This finding has opened a new line of research, Gleichgerrcht said. An important next step would be to do a multi-center study to verify the findings. What could make this so significant is that it doesn’t require new equipment or a new surgical technique. Any medical center that performs epilepsy surgery has diffusion MRI capability, he said, and patients already get this test as part of their workups. His dream would be for a prediction score to be generated automatically with the MRI report, giving the team of neurologists and radiologists another point of consideration as they discuss each patient’s suitability for surgery. 

Gleichgerrcht, who will be the epilepsy fellow in the Department of Neurology next year, is continuing the research by applying deep learning, a type of machine learning, to look for complex patterns. Although his research project focused on the top 10 influencers, with deep learning the machine can take data from all nodes and detect the importance and influence of each. He’d also like to add in different types of data. Could surgical predictions be enhanced even more if information about the structural connectome and functional connectome – the parts of the brain that are physically, structurally connected and the parts that are functionally connected – were added? What if the results of a PET scan were also added?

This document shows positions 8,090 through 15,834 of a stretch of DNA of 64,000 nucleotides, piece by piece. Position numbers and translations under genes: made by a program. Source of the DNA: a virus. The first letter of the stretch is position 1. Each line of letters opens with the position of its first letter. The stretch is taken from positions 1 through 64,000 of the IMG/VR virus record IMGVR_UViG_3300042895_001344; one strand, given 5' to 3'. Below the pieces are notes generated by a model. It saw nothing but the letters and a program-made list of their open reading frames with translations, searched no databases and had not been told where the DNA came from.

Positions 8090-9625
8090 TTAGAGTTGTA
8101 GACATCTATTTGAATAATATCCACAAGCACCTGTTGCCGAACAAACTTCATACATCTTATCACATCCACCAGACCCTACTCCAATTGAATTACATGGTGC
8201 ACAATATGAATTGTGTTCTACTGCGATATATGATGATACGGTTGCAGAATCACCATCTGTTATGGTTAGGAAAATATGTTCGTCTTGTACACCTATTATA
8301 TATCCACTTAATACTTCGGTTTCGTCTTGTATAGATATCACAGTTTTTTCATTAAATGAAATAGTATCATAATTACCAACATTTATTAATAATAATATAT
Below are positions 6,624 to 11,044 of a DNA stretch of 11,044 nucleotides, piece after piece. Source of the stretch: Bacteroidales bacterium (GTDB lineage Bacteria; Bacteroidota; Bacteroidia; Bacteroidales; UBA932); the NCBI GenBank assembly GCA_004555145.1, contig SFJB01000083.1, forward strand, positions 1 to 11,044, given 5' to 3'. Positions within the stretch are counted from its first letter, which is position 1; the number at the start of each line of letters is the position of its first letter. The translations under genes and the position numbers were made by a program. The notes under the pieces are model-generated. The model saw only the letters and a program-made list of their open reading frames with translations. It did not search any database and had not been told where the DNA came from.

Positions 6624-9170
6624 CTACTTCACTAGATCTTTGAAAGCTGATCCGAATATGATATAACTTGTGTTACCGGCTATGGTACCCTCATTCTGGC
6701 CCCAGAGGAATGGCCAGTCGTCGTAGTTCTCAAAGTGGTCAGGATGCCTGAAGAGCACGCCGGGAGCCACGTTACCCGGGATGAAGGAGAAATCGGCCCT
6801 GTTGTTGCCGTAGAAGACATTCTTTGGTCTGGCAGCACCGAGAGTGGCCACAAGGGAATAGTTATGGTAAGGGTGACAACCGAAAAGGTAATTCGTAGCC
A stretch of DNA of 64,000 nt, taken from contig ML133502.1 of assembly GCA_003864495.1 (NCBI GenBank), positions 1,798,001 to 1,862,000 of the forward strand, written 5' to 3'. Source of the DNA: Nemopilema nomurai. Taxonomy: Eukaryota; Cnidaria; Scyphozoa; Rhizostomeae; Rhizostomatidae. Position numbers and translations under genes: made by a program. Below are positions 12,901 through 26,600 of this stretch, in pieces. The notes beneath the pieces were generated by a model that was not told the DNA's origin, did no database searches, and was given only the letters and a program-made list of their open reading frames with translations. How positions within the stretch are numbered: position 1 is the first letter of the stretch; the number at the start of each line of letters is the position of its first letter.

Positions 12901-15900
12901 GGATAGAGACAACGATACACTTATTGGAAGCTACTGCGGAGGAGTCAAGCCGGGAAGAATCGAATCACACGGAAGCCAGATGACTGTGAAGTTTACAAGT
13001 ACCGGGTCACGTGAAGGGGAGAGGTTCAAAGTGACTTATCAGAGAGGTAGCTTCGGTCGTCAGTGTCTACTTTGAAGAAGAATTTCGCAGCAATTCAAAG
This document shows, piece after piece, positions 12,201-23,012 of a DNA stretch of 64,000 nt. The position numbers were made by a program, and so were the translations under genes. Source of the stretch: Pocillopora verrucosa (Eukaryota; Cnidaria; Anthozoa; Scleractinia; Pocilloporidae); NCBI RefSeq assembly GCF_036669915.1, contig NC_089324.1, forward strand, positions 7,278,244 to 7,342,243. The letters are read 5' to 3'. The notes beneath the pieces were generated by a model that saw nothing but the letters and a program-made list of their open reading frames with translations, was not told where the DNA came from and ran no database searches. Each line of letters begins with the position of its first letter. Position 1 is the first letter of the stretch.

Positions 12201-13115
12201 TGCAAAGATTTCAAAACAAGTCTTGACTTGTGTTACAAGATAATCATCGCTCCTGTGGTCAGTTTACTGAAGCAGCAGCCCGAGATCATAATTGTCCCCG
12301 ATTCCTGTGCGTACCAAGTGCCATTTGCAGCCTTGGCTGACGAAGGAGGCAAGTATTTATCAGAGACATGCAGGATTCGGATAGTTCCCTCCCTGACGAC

“The data are there, it’s just a matter of constructing a model that is able to process that data that the human eye can’t combine,” he said.

He’d also like to look at less understood epilepsies and find a database of appropriate samples from which to generate a model of which patients will likely be able to control seizures through medication.